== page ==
Hospitalized children are perceived to be increasingly medically complex, but no such trend has been documented. The objective of this study was to determine whether the proportion of pediatric inpatient use that is attributable to patients with a diagnosis of one or more complex chronic condition (CCC) has increased over time and to assess the degree to which CCC hospitalizations are associated with attributes that are consistent with heightened medical complexity.
A retrospective observational study that used the 1997, 2000, 2003, and 2006 Kids Inpatient Databases examined US hospitalizations for children. Attributes of medical complexity included hospital admissions, length of stay, total charges, technology-assistance procedures, and mortality risk.
The proportion of inpatient pediatric admissions, days, and charges increased from 1997 to 2006 for any CCC and for every CCC group except hematology. CCCs accounted for 8.9% of US pediatric admissions in 1997 and 10.1% of admissions in 2006. These admissions used 22.7% to 26.1% of pediatric hospital days, used 37.1% to 40.6% of pediatric hospital charges, accounted for 41.9% to 43.2% of deaths, and (for 2006) used 73% to 92% of different forms of technology-assistance procedures. As the number of CCCs for a given admission increased, all markers of use increased.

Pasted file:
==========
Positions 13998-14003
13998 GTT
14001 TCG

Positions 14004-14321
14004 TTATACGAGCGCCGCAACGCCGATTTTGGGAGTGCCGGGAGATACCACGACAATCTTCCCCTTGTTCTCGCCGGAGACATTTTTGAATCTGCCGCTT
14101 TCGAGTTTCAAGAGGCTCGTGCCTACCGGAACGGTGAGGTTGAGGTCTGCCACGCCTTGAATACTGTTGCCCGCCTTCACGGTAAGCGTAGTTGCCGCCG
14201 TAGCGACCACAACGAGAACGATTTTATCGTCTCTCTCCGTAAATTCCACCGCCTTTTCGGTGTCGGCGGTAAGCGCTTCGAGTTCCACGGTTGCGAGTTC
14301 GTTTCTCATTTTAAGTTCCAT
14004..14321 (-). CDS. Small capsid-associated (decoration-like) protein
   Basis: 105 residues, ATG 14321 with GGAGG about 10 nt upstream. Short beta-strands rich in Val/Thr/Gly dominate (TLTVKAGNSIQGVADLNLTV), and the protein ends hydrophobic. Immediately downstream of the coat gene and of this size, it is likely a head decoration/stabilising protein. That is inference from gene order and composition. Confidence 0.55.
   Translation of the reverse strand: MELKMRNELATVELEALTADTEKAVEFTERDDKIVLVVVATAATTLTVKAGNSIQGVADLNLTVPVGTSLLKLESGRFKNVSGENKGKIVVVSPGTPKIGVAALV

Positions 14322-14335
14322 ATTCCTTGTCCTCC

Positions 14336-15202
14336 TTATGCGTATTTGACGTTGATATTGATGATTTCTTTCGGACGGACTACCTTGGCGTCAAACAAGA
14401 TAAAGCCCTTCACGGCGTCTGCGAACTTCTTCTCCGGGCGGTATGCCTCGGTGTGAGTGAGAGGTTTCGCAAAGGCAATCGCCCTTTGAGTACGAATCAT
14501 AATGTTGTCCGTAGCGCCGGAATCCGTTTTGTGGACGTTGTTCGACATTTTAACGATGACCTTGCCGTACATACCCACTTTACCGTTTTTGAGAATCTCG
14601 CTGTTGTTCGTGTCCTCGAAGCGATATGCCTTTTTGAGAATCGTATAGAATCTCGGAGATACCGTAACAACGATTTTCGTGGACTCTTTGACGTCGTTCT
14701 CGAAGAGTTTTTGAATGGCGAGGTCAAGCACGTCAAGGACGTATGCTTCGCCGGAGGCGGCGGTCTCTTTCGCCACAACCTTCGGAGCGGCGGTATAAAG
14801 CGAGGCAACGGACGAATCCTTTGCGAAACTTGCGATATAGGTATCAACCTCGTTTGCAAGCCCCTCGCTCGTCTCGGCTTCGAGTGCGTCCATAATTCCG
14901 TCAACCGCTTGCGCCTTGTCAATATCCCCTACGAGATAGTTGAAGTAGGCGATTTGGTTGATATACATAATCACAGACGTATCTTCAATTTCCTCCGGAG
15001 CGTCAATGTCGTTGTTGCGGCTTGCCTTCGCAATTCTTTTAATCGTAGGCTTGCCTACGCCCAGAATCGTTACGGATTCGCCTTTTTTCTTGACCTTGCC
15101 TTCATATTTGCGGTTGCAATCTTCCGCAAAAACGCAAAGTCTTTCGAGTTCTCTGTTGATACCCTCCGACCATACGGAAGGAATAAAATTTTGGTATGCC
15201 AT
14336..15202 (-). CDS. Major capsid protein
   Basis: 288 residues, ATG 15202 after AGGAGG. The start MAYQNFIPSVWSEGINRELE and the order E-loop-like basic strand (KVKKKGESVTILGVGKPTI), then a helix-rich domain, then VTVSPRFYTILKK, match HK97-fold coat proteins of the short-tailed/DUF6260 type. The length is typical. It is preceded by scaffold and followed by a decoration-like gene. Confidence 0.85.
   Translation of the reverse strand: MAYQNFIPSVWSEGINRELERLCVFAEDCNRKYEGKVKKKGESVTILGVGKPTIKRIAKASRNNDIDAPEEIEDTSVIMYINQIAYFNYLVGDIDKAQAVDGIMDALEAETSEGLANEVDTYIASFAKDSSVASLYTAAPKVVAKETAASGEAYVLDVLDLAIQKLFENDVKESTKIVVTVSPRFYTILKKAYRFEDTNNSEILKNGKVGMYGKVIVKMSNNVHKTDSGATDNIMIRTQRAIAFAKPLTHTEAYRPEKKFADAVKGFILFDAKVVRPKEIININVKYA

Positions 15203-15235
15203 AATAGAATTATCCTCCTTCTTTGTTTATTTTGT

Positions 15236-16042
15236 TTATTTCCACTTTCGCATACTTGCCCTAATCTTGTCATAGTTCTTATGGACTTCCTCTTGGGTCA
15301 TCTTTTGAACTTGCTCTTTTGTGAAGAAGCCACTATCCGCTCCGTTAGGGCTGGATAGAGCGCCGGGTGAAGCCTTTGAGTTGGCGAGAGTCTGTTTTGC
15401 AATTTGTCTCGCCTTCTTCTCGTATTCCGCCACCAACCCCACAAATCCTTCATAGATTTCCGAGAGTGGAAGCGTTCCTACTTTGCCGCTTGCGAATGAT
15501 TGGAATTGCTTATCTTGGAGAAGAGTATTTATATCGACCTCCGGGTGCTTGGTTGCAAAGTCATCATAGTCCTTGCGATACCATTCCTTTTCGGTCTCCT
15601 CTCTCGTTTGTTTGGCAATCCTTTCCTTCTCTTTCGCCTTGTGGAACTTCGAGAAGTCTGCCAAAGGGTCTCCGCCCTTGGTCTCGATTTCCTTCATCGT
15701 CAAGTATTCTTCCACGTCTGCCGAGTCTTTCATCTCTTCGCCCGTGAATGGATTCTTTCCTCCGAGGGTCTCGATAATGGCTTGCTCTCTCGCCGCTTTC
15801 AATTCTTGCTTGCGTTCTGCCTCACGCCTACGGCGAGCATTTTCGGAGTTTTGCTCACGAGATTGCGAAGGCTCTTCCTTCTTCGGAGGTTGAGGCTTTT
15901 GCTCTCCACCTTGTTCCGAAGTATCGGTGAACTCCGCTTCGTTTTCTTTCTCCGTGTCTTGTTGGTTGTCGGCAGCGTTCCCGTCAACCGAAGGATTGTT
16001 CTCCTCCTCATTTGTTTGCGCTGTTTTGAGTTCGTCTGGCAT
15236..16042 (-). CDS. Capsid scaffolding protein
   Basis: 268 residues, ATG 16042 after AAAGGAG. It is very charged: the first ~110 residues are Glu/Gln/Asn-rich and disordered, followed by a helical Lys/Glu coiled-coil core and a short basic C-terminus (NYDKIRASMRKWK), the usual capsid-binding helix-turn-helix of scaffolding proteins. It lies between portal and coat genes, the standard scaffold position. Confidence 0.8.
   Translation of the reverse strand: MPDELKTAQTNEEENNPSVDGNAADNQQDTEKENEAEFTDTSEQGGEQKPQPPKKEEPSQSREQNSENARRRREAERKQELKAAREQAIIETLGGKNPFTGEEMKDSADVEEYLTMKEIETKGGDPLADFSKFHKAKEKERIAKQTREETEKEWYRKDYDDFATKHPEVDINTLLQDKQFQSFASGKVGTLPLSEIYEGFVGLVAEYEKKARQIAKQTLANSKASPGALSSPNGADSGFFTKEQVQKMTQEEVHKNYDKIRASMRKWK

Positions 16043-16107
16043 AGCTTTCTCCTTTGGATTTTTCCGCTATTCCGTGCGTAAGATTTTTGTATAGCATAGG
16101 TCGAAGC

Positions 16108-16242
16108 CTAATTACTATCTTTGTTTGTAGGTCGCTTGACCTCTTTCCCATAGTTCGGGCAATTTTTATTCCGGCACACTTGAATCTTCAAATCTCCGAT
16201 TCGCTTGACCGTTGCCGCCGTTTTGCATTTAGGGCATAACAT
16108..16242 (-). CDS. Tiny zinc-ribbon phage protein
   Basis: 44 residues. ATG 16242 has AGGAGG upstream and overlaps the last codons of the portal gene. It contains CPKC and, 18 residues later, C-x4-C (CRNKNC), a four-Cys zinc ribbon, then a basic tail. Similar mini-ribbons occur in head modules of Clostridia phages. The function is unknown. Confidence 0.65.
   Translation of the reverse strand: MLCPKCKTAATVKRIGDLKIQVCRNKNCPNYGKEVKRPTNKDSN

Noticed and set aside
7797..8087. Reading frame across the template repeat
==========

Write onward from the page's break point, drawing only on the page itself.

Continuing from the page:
CCC-associated hospitalizations compose an increasing proportion of inpatient care and resource use. Future research should seek to improve methods to identify the population of medically complex children, monitor their increasing inpatient use, and assess whether current systems of care are meeting their needs.